Matobo National Park, formerly known as Matopos, is famous for its population of black and white rhino; both of which are under serious threat from rhino horn poaching. Matobo has been designated as an Intensive Protection Zone for the two species, the population having been restocked from Kwa Zulu Natal, South Africa and the Zambezi Valley.
Located in Southern Zimbabwe, the park is relatively small at 424 square km, and forms the core of of the Matobo, or Matopos Hills, an area rich in granite outcrops and wooded valleys. Its botanic diversity includes more than 200 species of trees, aloes, and wild herbs, and more than 100 species of grass. Plenty for the resident rhinos to eat – and happily, they are breeding.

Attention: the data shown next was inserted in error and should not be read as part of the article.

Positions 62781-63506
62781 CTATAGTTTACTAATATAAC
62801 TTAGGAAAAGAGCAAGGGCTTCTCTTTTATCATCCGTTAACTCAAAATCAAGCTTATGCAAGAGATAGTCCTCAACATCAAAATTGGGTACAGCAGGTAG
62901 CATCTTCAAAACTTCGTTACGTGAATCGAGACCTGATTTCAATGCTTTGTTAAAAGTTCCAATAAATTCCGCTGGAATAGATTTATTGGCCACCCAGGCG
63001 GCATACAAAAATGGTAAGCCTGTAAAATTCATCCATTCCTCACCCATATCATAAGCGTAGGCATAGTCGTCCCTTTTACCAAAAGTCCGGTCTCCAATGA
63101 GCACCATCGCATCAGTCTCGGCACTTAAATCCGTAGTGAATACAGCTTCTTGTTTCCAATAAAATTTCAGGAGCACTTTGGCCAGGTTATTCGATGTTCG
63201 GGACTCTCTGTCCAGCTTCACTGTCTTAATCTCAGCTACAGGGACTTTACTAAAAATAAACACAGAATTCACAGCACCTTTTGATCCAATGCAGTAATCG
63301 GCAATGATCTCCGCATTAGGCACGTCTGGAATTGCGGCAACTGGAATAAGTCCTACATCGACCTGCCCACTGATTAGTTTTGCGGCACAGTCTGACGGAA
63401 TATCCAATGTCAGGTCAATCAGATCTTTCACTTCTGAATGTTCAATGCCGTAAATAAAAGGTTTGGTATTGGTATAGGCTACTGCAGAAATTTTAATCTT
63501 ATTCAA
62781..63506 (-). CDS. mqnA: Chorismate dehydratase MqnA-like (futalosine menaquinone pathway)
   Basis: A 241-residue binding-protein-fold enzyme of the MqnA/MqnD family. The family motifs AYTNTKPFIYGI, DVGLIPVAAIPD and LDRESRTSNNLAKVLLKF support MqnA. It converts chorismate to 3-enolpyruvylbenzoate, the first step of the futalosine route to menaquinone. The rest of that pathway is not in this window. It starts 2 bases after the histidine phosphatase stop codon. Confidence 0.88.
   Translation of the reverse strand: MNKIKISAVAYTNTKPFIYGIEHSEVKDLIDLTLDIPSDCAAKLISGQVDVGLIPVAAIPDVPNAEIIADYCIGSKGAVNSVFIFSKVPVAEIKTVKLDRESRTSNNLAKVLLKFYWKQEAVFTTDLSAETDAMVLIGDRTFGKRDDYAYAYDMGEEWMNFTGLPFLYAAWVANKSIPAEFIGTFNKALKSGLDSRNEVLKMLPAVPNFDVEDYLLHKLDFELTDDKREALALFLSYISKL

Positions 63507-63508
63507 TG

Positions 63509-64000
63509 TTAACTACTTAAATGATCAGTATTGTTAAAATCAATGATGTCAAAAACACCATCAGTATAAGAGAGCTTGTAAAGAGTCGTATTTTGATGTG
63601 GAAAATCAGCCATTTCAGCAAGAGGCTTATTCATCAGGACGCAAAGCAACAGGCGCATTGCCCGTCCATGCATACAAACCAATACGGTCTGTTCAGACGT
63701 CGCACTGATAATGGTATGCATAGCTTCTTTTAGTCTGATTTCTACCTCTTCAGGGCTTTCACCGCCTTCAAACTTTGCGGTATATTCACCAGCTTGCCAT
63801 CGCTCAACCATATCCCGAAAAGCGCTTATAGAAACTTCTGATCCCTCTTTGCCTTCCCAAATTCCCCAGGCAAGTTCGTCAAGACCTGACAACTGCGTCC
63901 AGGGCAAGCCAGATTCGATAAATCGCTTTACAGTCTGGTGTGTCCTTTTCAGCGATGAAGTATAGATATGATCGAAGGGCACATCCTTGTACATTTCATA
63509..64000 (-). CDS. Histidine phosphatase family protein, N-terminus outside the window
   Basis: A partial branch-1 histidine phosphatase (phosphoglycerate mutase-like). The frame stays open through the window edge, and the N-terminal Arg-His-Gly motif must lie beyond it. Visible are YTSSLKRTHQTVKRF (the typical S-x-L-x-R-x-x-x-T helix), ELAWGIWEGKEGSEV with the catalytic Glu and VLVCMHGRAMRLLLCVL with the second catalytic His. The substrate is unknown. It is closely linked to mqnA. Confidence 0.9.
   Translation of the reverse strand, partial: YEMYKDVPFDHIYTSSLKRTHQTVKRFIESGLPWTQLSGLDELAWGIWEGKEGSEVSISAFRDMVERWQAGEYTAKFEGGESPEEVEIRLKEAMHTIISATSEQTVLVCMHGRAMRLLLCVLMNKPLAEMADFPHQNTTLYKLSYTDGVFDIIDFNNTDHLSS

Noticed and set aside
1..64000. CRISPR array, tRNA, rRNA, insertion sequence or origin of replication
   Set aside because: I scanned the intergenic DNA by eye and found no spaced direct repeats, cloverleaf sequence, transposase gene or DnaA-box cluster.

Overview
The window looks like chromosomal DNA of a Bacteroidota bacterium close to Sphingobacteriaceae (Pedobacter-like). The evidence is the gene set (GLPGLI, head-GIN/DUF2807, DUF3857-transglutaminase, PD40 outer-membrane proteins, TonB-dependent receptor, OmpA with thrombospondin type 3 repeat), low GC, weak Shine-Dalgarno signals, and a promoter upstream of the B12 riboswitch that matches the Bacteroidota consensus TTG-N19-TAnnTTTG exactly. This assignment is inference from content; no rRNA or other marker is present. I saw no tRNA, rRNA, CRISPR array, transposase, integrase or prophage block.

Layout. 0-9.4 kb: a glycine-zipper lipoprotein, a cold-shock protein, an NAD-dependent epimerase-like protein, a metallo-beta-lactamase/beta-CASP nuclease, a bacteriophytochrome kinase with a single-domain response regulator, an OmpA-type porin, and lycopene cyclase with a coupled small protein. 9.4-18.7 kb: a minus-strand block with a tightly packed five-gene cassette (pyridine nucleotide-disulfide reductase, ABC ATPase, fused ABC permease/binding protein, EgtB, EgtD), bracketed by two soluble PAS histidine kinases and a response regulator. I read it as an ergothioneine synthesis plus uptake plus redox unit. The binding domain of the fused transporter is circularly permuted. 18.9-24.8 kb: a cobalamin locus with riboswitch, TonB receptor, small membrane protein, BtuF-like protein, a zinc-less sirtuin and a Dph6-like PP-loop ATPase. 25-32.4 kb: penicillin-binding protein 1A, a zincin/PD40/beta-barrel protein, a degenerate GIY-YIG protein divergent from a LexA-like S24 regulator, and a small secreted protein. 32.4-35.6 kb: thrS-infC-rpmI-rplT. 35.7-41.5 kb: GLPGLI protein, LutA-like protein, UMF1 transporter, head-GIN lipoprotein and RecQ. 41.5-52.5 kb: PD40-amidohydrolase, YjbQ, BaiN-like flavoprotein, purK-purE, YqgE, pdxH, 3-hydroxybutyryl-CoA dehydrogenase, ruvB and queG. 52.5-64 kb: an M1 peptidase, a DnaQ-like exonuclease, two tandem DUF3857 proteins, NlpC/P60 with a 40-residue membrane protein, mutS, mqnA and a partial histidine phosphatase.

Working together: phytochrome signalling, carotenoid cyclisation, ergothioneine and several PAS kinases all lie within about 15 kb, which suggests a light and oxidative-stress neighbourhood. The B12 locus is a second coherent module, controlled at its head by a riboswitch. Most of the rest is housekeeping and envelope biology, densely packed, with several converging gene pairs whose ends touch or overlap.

The largest national park in Zimbabwe, Matobo was established as Rhodes Matopos National Park in 1926, on bequest from Cecil John Rhodes. It was later renamed to match the local vernacular. The Matobo Hills, with its incredible rock formations, was designated as a UNESCO World Heritage Site in 2003. In addition to rhino, the park is home to leopard, giraffe, zebra and antelope – in total, 88 mammal, 175 bird and 39 reptile species.
The tours below include Matobo National Park as part of their routing. Not to be missed is the half-day rhino tour – especially the rhino walk option.